Recently I helped organize and host #Write4Life, a big charity fundraiser to benefit Sarah, a writer who has a rare illness. Whether you plan to host a book launch, a charity event, or something similar, here are some tips and tricks from my own experience on running a Twitter event:
- Pre-Plan Your Tweets. I pre-wrote all of my Tweets and had them posted in order in a Google doc. I also had all of my images organized to attach to those Tweets. This freed up time to handle other things as they came up. This works best for heavily-scheduled days. Note: avoid scheduling Tweets. They could muck things up for you easily.
- Simple is Best. The more complex the event, the more complications you will have day-of, and the more likely you will scare donors away because they don’t understand something. Do your utmost to simplify.
- Know What Sells. Most of our Genre Hours (donation windows categorized by genre) were under-attended… except for our YOUNG ADULT and SPECULATIVE hours. These are actually pretty big on Twitter! We might have made the same amount or more if we had narrowed the event down to just these genres, or to just age categories, and promoted to a more niche group.
- Limit Your Prizewinners. I figured we’d have a ton of people joining in, and that telling them they could win more than once would keep them in attendance and engaged. Unfortunately, we actually had more prize donations than donors in many categories, and we had to place an emergency cap of three as the total number of prizes one person could win. One small prize and one grand prize might work; no need to limit it to just one prize per person. But do set a limit.
- Put Clear Stipulations on Activities. I posted more than six games during the course of #Write4Life, and they were very popular… to one person, who won almost all of them. This is disheartening because now several people have to give prizes and critiques to this person, which is great for the winner, but feels redundant for the donors. I should have posted a note limiting activity winners to a single prize, and also been more clear that the prizes were only intended for those who donated to the cause. Yes, this may reduce participation in the activities… but it’s worth it.
- Have a Backup Twitter. Late the night before #Write4Life, my host account @writevent got flagged for spamming the #Write4Life hashtag, meaning none of @writevent’s posts showed up in the event feed. And we didn’t discover this until we actually started the event! I had to post from my personal account for an hour or two while my team worked to fix the issue (and it was a miracle it was fixed so fast). On that note:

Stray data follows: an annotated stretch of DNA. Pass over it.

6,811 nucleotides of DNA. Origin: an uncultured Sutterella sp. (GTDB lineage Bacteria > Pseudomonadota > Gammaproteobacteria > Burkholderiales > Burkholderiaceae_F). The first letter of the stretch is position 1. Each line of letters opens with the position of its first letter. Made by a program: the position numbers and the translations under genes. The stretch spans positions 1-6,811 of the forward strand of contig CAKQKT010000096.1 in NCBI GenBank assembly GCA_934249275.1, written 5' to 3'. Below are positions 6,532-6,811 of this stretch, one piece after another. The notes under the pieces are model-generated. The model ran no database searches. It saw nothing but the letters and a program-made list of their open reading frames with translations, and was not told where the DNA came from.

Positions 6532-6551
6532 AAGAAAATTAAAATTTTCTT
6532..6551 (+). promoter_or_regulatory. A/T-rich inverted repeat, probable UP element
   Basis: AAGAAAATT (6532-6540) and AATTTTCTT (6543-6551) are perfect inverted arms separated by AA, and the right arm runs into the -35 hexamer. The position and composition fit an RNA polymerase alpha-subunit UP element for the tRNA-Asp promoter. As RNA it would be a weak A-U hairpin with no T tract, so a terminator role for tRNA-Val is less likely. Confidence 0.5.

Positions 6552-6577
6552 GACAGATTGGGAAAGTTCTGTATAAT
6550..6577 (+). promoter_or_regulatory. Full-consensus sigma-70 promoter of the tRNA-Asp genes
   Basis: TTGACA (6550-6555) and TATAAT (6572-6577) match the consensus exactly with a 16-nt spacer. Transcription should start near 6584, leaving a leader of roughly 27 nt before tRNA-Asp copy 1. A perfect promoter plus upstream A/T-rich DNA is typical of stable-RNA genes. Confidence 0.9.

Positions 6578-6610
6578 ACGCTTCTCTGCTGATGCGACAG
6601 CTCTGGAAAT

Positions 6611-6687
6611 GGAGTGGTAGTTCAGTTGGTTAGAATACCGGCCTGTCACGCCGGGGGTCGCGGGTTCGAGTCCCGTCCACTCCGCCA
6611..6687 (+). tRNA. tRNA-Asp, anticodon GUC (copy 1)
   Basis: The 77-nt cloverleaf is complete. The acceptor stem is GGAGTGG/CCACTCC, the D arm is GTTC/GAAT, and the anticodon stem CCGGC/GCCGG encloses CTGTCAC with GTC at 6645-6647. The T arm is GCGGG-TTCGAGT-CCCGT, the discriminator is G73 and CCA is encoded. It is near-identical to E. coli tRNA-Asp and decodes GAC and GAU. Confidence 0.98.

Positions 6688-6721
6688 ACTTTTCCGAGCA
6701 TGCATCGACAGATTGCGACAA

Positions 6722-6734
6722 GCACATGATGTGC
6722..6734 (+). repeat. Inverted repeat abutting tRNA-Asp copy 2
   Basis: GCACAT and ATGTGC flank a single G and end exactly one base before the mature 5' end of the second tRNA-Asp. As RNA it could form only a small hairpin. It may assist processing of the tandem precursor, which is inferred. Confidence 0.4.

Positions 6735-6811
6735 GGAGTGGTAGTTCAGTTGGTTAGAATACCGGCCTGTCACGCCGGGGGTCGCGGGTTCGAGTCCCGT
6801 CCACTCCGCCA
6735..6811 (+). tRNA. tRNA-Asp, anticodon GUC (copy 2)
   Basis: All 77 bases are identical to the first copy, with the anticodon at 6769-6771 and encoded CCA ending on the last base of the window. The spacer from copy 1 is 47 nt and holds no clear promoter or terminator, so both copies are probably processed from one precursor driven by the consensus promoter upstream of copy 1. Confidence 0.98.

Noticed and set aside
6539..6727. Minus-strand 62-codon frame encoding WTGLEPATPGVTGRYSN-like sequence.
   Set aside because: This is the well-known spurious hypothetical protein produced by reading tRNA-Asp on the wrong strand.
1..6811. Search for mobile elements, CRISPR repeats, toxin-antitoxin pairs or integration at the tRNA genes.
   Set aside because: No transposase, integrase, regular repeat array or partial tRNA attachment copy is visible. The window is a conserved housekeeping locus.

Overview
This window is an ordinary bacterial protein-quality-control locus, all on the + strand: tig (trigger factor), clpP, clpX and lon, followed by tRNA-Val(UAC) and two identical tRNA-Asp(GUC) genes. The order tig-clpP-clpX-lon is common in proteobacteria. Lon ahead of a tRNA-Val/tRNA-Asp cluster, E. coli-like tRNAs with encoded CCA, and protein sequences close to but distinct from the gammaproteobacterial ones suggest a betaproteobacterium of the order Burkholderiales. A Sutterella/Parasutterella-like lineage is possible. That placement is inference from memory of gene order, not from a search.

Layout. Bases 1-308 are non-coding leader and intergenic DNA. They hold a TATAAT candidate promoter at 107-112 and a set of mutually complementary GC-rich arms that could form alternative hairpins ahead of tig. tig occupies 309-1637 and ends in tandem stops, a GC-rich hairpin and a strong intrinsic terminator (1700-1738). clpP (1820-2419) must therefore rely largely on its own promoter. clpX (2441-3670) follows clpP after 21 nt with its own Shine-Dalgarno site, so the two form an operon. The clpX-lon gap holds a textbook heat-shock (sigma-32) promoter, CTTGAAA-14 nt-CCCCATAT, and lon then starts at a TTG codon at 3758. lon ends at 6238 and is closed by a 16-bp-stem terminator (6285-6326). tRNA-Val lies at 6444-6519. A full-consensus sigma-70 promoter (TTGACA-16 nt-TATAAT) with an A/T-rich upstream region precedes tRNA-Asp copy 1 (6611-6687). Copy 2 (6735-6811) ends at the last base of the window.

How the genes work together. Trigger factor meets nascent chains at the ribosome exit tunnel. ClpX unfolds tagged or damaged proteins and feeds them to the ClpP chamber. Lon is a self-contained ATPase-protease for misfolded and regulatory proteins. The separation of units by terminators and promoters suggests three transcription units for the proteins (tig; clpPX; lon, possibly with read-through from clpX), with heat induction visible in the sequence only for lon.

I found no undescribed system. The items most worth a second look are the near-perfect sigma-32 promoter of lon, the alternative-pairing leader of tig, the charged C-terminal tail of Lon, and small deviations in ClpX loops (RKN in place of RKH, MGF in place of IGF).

- Things Will Go Wrong. This is inevitable. I made several semi-big mistakes (like having to revoke prizes for drawing names from the wrong pot! eek!) and didn’t cover several bases. When you face the day of the event, try to handle issues that come up with a level head and don’t get frustrated. You honestly can’t be too prepared.
- Expect Low Turnout. Hopefully this won’t happen, but have a plan if it does. We actually ended up over-complicating some parts of our event due to low participation. It would have been better if we’d made a backup plan.
- Give Yourself a Break. Mark out time for yourself to eat, rejuvenate, take a walk. Automate stuff in the interim if needed. This is especially a big deal if you run an 8-hour long event like I did! Phew.
- Plan on Another Day. You may need to spend an entire additional workday wrapping up the event. Plan on this. Two weeks after #Write4Life, and I’m still wrapping stuff up for it!
- Incorrect Emails. If you are using an outside site, such as GoFundMe, for any sort of data collection, be aware that users often give fake or defunct email addresses when signing on to donate (or whatever they’re doing). This isn’t to be mean, since they just want to avoid spam from the site, but remember not to use emails gathered this way as your main contact method for participants!
I hope this gives you some insight into running your own event! If you have any questions, feel free to ask in the comment section.
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